This article applies an intersectionality framework to the Indian statutory institutional environmental public hearing (EPH) process that seeks to promote environmental justice. Intersectionality provides a framework to better understand the processes of gender marginalisation and exclusion. The article critically analyses how the required gender participation in the regulatory EPH process is failing rural women in the State of Gujarat, India, thereby exacerbating discrimination, exclusion and inequality. Looking into the “why” through the framework of intersectionality, the authors using their quantitative and qualitative data create an evidence-based “fresh dossier” reflecting the absent or limited participatory involvement of women as valuable stakeholders in the institutionalised EPH process. The evidence of lived experiences creates space for women’s voices that are excluded within the societal system due to exclusivity of dominant powers and institutional structures. The authors support a corrective gendered framework that combines recognition with participation of rural women’s local knowledge and role as crucial stakeholders thereby promoting environmental justice.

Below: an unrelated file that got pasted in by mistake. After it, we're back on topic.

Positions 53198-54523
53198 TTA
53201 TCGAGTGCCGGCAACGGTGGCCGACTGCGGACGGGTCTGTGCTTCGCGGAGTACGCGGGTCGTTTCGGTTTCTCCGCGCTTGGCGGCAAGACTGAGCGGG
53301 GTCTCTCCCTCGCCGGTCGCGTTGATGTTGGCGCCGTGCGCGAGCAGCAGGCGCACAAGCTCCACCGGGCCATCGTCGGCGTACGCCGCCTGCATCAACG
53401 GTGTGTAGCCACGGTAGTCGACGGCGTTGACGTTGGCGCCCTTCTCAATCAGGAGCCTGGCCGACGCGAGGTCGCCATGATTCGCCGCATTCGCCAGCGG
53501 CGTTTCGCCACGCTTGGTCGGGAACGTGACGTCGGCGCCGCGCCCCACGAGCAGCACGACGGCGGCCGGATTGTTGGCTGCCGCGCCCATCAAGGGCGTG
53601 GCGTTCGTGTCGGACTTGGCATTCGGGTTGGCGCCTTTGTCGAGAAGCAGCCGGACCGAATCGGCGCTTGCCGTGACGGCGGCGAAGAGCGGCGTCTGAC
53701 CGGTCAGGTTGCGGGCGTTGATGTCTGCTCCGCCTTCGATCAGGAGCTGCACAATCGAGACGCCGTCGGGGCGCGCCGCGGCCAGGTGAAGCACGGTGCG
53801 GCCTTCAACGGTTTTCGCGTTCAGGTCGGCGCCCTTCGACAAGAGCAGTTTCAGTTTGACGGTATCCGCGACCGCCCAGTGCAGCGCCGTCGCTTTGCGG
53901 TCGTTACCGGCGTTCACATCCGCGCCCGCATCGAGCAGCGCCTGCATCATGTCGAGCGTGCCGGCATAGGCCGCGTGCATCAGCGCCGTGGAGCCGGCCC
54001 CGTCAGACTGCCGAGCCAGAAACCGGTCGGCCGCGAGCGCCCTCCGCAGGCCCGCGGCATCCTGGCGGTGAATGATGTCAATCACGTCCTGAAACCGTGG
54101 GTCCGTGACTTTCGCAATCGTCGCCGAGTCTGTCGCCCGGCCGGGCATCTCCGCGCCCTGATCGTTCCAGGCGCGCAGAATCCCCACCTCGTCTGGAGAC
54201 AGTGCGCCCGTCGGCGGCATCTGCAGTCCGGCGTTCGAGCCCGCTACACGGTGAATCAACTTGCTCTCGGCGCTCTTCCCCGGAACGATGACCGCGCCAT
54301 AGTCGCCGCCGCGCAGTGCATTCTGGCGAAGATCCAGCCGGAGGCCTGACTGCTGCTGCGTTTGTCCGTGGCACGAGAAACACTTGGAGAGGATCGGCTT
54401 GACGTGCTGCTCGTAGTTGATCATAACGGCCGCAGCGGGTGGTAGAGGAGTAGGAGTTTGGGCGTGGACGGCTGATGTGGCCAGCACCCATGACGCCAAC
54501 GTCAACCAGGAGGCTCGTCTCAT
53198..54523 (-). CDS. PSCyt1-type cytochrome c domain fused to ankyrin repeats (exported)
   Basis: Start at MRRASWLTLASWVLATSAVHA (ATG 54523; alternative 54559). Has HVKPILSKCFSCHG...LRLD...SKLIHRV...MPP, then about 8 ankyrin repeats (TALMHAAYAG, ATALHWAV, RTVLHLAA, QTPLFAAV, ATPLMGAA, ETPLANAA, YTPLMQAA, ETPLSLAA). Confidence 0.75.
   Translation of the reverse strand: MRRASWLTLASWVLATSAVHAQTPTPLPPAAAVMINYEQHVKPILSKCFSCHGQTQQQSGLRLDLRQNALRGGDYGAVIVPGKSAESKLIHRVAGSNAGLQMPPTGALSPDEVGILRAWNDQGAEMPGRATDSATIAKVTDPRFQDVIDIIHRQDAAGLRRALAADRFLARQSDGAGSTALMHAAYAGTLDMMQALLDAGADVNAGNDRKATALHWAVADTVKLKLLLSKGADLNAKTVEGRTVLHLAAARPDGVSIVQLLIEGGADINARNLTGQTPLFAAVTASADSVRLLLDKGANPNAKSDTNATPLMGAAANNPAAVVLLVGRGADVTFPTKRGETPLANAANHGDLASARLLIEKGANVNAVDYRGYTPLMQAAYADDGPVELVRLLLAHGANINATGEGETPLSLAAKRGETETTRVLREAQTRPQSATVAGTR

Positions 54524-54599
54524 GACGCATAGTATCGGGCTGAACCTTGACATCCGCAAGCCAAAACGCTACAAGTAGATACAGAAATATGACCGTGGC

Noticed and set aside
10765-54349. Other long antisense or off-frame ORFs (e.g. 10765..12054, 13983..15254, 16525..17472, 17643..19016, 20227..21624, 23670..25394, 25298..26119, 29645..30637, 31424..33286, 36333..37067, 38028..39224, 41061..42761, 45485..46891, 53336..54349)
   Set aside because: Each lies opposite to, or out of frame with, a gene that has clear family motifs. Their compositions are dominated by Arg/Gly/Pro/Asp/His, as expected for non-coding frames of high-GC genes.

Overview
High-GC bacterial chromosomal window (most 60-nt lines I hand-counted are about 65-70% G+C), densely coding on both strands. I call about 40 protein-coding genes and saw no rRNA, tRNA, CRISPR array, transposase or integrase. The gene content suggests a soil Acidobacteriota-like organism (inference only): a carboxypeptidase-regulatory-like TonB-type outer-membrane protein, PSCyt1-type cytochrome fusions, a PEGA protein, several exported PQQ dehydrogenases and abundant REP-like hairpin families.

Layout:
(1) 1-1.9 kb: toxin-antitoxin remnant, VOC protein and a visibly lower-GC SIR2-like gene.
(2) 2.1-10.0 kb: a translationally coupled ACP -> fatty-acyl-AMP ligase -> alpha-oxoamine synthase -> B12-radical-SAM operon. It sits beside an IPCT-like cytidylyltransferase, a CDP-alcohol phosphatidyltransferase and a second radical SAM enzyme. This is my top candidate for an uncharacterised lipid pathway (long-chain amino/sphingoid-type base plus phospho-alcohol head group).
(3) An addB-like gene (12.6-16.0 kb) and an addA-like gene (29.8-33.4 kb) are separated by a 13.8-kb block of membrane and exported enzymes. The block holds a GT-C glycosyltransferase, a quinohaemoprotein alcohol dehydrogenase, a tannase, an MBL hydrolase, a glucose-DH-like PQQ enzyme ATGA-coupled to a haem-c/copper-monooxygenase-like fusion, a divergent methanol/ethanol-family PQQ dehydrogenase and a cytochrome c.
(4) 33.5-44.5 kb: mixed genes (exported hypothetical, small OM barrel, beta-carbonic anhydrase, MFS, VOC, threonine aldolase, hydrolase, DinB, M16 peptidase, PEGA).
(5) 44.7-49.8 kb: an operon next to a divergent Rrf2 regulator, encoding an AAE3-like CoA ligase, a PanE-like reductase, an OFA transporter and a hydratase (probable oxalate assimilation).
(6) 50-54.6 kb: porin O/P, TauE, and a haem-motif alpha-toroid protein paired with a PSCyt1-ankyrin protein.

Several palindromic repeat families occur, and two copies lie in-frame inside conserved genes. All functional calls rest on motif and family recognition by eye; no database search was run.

|Journal of Law and Society
|Accepted/In press - 28 Nov 2023